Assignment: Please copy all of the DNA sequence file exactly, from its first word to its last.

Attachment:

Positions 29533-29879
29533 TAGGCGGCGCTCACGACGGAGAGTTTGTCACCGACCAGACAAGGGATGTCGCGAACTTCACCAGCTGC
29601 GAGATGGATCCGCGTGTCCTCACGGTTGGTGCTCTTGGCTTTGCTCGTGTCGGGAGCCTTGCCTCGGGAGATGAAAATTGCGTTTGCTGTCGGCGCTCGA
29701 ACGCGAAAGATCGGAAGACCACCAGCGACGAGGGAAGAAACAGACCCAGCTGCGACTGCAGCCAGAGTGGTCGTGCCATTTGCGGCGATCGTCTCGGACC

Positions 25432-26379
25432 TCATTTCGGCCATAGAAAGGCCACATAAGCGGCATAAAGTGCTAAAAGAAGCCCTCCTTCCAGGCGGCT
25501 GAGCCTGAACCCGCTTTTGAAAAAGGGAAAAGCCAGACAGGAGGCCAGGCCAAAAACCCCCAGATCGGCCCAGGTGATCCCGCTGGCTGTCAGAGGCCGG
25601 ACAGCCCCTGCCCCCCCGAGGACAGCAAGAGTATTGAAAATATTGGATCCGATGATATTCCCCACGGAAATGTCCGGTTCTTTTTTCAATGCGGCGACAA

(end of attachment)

Positions 29533-29879
29533 TAGGCGGCGCTCACGACGGAGAGTTTGTCACCGACCAGACAAGGGATGTCGCGAACTTCACCAGCTGC
29601 GAGATGGATCCGCGTGTCCTCACGGTTGGTGCTCTTGGCTTTGCTCGTGTCGGGAGCCTTGCCTCGGGAGATGAAAATTGCGTTTGCTGTCGGCGCTCGA
29701 ACGCGAAAGATCGGAAGACCACCAGCGACGAGGGAAGAAACAGACCCAGCTGCGACTGCAGCCAGAGTGGTCGTGCCATTTGCGGCGATCGTCTCGGACC

Positions 25432-26379
25432 TCATTTCGGCCATAGAAAGGCCACATAAGCGGCATAAAGTGCTAAAAGAAGCCCTCCTTCCAGGCGGCT
25501 GAGCCTGAACCCGCTTTTGAAAAAGGGAAAAGCCAGACAGGAGGCCAGGCCAAAAACCCCCAGATCGGCCCAGGTGATCCCGCTGGCTGTCAGAGGCCGG
25601 ACAGCCCCTGCCCCCCCGAGGACAGCAAGAGTATTGAAAATATTGGATCCGATGATATTCCCCACGGAAATGTCCGGTTCTTTTTTCAATGCGGCGACAA